During the COVID-19 pandemic, governors across the country claimed extraordinary emergency power.
For weeks and then for months and then for over a year, they used this purported authority to unilaterally shut down businesses, enact health and safety measures, and issue sweeping emergency orders.
Such broad emergency power may have made sense in the earliest days of the pandemic. The spread of COVID-19 was sudden and states were caught off guard. Action was needed before the legislatures in many states could meet and confer.
But as weeks turned to months, governors continued to act under a state of emergency even after lawmakers had ample time and capacity to act. Such power has a seductive allure. It is no wonder that broad invocation of emergency power has historically led to the collapse of democracies into tyranny and autocracy. Once seized, it is difficult to let go of power.
Indeed, even now when the threat of COVID-19 has hit a lower point, governors have refused to relinquish their power. For instance, California’s Governor Gavin Newsom will not end the emergency until the virus is “extinguished,” an elusive end date that may never come. And governors such as Kentucky’s Andy Beshear and Michigan’s Gretchen Whitmer have fought tooth and nail against legislative efforts to end the state of emergency.
Unfortunately, now that governors across the country have gotten a taste of unrestrained power, they will be tempted to abuse it.
Case in point, earlier this month Governor Andrew Cuomo of New York declared a state of emergency over gun violence. Whatever your thoughts about the Second Amendment, gun ownership, and the best solution to end gun violence, this declaration should alarm you.
Governor Cuomo has equated a long-standing and ever-present issue, the risk of gun violence, with a rapid and unanticipated natural disaster like the pandemic. Governor Cuomo’s disaster emergency has no end date and will last “until further notice”—perhaps forever.
By declaring a public health emergency, the governor claims power to take whatever action he deems necessary to prevent gun violence without authorization for the legislature. Just as Governor Cuomo shut down restaurants and theaters across the state in response to the COVID-19 pandemic, he could do the same to gun shops in the name of responding to the emergency. And the governor could act without legislative input and without procedural checks and balances, like soliciting public comment.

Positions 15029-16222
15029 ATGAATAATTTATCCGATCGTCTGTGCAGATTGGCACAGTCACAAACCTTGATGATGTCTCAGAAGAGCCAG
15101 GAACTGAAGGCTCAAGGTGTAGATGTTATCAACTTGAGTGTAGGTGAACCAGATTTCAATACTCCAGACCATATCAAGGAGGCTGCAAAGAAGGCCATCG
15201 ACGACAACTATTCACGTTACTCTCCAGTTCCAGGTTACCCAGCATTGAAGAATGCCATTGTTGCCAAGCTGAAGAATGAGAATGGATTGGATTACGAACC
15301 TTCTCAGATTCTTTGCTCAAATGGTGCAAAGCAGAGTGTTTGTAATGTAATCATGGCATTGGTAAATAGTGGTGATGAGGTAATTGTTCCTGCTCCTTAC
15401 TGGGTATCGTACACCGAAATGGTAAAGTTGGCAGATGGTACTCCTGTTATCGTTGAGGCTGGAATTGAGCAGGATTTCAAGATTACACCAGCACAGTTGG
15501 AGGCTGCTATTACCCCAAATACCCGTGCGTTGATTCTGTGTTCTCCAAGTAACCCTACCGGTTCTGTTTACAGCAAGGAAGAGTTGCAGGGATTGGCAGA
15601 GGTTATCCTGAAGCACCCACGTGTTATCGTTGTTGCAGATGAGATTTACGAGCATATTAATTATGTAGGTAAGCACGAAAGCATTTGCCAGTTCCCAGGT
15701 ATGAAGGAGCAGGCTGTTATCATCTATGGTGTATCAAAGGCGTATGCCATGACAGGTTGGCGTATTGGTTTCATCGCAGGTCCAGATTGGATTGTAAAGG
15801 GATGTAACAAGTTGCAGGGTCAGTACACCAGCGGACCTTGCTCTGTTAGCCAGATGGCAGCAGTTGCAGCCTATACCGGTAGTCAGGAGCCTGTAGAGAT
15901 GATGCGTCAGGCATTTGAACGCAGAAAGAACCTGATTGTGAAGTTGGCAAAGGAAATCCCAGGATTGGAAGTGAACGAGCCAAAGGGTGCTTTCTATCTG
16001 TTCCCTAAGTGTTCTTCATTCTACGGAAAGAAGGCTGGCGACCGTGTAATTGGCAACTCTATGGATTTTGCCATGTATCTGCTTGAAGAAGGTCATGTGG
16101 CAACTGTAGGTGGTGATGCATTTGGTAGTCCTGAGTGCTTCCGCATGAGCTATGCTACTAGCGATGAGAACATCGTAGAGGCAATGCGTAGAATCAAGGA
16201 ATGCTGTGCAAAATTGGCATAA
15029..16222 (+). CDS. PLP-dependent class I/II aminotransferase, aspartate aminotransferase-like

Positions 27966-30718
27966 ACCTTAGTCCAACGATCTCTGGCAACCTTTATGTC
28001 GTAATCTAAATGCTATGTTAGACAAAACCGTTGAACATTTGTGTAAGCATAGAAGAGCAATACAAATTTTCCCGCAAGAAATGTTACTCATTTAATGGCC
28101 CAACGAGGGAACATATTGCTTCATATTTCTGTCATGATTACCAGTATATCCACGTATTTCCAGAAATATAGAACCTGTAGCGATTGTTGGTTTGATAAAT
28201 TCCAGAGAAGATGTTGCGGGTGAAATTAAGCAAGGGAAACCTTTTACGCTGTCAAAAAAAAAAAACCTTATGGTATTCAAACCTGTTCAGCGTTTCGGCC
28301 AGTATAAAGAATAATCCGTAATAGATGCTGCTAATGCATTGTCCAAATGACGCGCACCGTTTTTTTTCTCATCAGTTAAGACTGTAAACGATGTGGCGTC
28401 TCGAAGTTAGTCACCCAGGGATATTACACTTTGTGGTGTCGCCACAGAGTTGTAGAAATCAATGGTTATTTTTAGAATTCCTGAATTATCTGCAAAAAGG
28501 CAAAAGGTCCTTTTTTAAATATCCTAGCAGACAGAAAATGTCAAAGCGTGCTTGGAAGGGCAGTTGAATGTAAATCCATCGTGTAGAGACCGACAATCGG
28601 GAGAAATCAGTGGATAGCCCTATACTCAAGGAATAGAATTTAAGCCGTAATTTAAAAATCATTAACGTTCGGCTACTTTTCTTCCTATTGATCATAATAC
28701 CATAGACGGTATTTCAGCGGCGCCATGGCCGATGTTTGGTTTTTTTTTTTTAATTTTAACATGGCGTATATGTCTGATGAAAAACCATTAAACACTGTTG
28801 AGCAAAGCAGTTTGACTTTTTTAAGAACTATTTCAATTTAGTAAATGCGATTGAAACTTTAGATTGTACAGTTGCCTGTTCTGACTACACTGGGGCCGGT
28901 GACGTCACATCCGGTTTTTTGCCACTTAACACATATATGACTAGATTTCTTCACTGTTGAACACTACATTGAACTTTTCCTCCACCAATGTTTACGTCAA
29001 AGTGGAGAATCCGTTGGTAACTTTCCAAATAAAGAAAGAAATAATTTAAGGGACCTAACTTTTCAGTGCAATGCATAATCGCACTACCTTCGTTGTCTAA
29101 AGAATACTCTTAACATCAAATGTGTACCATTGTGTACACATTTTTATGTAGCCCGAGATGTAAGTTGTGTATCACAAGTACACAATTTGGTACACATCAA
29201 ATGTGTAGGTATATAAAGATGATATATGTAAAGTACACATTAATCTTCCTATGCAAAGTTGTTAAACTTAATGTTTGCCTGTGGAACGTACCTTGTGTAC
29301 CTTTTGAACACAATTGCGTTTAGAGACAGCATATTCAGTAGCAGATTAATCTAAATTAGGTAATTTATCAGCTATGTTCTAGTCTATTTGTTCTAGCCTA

So far, the governor has been somewhat restrained in his use of his emergency power under his artificial gun violence disaster. But already he has suspended a host of laws and directed state agencies “to take appropriate action … in responding to and recovering from this disaster.” Sound familiar?
We live in a big and ideologically diverse country. If the trend of using emergency power to address politically and socially fraught problems spreads, chances are it will be used in a way that you strongly disagree with.
Liberal governors could use this power to combat gun violence and climate change. Conservative governors could use it to combat abortion or the teaching of critical race theory. Individual liberty and the rule of law will be the casualties as state legislatures are pushed to the side and constitutional rights are trampled upon.
Governor Cuomo’s actions show clearly why emergency powers must be used in a restrained and narrow fashion.
Legislatures must act now to limit the circumstances of when a disaster can be invoked, narrow the scope of a governor’s emergency power, and reduce the risk that a perpetual state of emergency will become the new normal.
Pacific Legal Foundation has proposed model emergency powers legislation that eight states have adopted in part, which would restore constitutional checks and balances. And if governors continue to indiscriminately invoke and utilize emergency powers, PLF litigators will be there to challenge them in court to ensure the rule of law and protect individual liberty.